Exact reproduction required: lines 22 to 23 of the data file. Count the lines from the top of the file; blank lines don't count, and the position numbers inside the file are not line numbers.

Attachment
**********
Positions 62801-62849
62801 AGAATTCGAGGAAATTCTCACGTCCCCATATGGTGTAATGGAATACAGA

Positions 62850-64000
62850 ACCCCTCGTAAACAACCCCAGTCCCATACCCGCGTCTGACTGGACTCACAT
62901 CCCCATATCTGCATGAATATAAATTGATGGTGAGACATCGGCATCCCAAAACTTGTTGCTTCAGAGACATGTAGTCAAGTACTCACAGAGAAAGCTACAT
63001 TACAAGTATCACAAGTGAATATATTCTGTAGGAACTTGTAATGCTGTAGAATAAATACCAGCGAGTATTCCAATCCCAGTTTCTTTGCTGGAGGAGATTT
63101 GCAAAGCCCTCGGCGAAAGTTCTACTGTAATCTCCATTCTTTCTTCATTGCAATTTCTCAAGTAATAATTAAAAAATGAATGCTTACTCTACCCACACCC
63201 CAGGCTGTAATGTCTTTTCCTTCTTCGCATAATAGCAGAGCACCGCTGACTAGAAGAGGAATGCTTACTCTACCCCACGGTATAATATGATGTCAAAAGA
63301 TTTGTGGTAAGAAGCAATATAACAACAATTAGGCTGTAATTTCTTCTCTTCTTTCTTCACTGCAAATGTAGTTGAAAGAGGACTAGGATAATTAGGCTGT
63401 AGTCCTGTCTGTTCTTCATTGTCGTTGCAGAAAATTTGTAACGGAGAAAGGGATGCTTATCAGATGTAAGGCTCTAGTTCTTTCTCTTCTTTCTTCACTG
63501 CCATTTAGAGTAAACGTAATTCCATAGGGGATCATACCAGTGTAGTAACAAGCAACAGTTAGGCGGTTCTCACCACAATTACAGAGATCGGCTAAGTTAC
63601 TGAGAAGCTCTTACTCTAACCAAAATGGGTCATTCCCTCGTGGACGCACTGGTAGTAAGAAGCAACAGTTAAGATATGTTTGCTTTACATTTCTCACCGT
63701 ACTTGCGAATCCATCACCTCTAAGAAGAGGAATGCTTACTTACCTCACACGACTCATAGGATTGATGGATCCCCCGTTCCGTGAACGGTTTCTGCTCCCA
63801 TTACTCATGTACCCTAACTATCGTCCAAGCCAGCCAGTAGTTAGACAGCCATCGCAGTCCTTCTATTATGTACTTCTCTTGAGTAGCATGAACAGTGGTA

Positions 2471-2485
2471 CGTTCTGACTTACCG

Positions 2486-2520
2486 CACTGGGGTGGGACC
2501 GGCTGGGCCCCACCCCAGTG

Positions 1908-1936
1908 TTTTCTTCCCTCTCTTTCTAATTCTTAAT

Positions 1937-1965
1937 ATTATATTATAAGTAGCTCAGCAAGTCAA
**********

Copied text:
Positions 1937-1965
1937 ATTATATTATAAGTAGCTCAGCAAGTCAA